90-count indictment in Ga. Alzheimer case

Wednesday, Aug 13, 2014 10:53 AM
Last updated 7:17 PM
  • Follow Crime & courts

A Jackson County grand jury has returned a 90-count indictment alleging widespread abuse at an Athens-area Alzheimer’s care facility.

Among other things, staff members at Alzheimer’s Care of Commerce assaulted and illegally restrained patients, according to the indictment filed Monday in Jackson County Superior Court.

The facility’s owner and 17 employees are charged in the indictment.

Owner Donna Hanner Wright is accused in the indictment of illegally dispensing drugs to patients, including morphine, and failure to comply with licensing requirements by not reporting abuse and hiring convicted felons.

Authorities previously said that difficult patients at the facility had been drugged to make them more manageable.

One felon that Wright hired had been convicted of voluntary manslaughter and another of aggravated assault, according to the indictment. Another staffer had a felony drug conviction, and a fourth felon had been convicted of financial identification fraud.

The indictment includes nine counts of false imprisonment for staffers allegedly tying patients to chairs.

Four employees were charged in the indictment with simple battery for allegedly hitting, grabbing and pouring water on patients.

Six employees were charged with reckless conduct for “disregarding a substantial and unjustifiable risk” to patients by not providing oral care, according to the indictment.

Three counts of abuse of a disabled adult or elder person were charged against employees for striking, slapping and pouring water on patients.

Six employees were charged in the indictment with cruelty to a person 65 years of age or older for not providing dental care to patients, which “jeopardized” the patients’ well-being.

The indictment was returned more than a year after authorities raided the facility on July 2, 2013, three months into an investigation that began when a whistle blower made allegations of abuse to the Commerce Police Department.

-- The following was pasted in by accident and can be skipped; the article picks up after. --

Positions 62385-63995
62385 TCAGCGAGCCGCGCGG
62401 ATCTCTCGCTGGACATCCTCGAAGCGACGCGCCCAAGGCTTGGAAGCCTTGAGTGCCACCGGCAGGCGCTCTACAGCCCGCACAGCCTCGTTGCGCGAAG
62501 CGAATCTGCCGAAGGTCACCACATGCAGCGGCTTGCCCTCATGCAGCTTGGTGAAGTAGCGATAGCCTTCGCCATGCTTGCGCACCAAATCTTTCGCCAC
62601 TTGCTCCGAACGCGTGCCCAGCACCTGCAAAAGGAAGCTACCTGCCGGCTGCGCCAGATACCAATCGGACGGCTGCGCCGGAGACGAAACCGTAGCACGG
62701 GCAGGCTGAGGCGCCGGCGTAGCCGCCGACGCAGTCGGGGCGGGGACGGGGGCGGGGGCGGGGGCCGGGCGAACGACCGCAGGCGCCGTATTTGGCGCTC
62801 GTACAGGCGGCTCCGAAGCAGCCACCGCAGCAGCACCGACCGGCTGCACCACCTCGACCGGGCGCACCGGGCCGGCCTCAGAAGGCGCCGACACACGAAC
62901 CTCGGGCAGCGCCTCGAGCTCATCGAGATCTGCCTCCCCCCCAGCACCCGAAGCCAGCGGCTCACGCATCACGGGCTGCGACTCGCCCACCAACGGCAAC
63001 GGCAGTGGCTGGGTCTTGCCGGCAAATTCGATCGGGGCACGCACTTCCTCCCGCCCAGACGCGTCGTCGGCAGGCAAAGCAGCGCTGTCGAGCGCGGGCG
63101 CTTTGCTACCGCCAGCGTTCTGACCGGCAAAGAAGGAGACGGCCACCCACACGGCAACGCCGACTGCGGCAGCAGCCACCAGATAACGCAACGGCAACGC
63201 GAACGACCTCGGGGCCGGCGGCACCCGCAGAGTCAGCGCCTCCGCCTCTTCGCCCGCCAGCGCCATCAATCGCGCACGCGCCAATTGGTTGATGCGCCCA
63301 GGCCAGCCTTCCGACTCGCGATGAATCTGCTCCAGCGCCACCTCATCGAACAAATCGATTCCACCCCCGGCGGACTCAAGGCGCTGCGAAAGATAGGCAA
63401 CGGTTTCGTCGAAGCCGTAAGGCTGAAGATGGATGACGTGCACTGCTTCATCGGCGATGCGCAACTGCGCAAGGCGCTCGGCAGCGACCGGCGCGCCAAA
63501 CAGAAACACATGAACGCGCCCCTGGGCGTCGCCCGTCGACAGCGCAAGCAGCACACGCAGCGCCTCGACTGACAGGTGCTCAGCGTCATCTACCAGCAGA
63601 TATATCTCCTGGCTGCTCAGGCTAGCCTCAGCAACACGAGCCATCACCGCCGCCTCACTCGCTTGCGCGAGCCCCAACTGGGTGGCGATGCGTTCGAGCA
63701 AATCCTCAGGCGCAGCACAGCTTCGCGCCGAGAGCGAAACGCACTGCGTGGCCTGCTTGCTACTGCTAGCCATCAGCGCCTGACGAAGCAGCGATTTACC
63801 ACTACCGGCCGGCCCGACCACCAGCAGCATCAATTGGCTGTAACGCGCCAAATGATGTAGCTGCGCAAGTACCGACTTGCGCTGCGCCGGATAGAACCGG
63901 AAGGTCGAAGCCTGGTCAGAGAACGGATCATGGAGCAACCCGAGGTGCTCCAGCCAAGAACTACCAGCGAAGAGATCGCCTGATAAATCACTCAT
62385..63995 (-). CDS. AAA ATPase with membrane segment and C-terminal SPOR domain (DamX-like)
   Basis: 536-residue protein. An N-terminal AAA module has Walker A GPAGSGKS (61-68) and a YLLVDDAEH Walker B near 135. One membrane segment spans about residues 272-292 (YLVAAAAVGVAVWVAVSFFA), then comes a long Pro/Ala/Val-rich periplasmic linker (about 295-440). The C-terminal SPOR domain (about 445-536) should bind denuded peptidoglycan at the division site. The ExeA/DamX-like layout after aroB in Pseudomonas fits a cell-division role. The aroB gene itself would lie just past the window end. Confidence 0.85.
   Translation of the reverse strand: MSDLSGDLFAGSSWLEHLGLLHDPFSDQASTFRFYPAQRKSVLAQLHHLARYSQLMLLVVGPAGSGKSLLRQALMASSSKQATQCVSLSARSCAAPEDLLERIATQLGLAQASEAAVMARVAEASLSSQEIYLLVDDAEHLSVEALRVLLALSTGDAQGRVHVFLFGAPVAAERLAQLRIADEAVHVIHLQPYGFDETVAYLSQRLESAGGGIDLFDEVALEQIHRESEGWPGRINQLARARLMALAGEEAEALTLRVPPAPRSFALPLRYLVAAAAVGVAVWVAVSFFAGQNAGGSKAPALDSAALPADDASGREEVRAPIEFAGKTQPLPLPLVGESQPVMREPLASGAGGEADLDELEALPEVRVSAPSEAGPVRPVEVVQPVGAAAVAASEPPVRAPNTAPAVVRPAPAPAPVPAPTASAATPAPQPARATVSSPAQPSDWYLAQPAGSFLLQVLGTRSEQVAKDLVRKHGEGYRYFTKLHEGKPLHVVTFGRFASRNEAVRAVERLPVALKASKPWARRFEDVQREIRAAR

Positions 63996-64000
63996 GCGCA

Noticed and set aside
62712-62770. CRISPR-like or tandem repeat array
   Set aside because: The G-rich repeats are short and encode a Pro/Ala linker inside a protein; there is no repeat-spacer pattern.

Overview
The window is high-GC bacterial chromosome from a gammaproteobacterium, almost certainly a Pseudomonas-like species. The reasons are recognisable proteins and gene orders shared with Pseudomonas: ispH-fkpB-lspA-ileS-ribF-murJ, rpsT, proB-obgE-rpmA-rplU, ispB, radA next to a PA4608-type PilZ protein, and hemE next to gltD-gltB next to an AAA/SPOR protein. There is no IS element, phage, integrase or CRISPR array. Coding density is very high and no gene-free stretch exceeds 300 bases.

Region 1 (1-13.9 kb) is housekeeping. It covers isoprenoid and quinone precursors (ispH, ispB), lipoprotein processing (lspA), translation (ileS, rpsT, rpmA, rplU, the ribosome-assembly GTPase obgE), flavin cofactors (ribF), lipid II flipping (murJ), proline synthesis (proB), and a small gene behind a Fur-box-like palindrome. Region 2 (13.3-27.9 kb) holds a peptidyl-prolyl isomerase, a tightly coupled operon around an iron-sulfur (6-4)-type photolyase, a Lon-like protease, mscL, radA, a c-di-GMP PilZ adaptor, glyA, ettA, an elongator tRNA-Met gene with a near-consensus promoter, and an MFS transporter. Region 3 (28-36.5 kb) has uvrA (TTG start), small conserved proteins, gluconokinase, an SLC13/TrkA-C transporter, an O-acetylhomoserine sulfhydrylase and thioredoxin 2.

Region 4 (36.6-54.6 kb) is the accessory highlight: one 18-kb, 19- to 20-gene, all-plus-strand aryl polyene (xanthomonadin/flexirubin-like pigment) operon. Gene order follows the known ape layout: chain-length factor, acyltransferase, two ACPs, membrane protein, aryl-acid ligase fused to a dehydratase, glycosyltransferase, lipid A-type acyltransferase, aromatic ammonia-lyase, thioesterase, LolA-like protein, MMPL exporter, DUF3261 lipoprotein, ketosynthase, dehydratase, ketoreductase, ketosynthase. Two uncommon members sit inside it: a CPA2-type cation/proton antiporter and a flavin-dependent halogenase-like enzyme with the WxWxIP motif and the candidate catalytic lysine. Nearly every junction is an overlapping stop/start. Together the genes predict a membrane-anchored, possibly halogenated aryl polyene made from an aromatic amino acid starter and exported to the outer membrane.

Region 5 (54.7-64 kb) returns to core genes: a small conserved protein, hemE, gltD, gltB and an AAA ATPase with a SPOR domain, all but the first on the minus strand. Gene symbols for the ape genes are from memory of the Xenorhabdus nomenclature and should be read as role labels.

The probe was subsequently headed by the Georgia Bureau of Investigation, which continued to look for other alleged crimes, including possible homicides due to patients being over-medicated.

The GBI’s Medical Examiner’s Office inspected the records of three suspicious deaths at the Commerce facility, including that of a 71-year-old Athens man.

When grand jurors convened in Jackson County on Monday, they were not asked to consider any homicide charges.

Comments (2) Add comment
ADVISORY: Users are solely responsible for opinions they post here and for following agreed-upon rules of civility. Posts and comments do not reflect the views of this site. Posts and comments are automatically checked for inappropriate language, but readers might find some comments offensive or inaccurate. If you believe a comment violates our rules, click the "Flag as offensive" link below the comment.
AutumnLeaves 08/13/14 - 05:00 pm


corgimom 08/14/14 - 11:45 pm
It's pretty much impossible

It's pretty much impossible to get people to work at an Alzheimer's care facility, they don't have much choice but to hire ex convicts. Nobody else wants to work there.

And the patients routinely assault the workers and each other, and they are dangerous.

The patients have to be restrained, but then the facility gets in trouble for doing it.

This is why it is so very hard to find a place for an Alzheimers' patient. Some facilities won't even do them at all, too much liability.

And if they aren't combative, then they wander, and then the facility gets sued for that too.

That's why I told my husband that if I am ever diagnosed with Alzheimer's, to just drive me to the middle of the Buster Boyd Bridge and I'll handle the rest.

It's a hideous disease that nobody deserves to have. Fortunately, it's one of the few things that doesn't run in my family.

Back to Top
Search Augusta jobs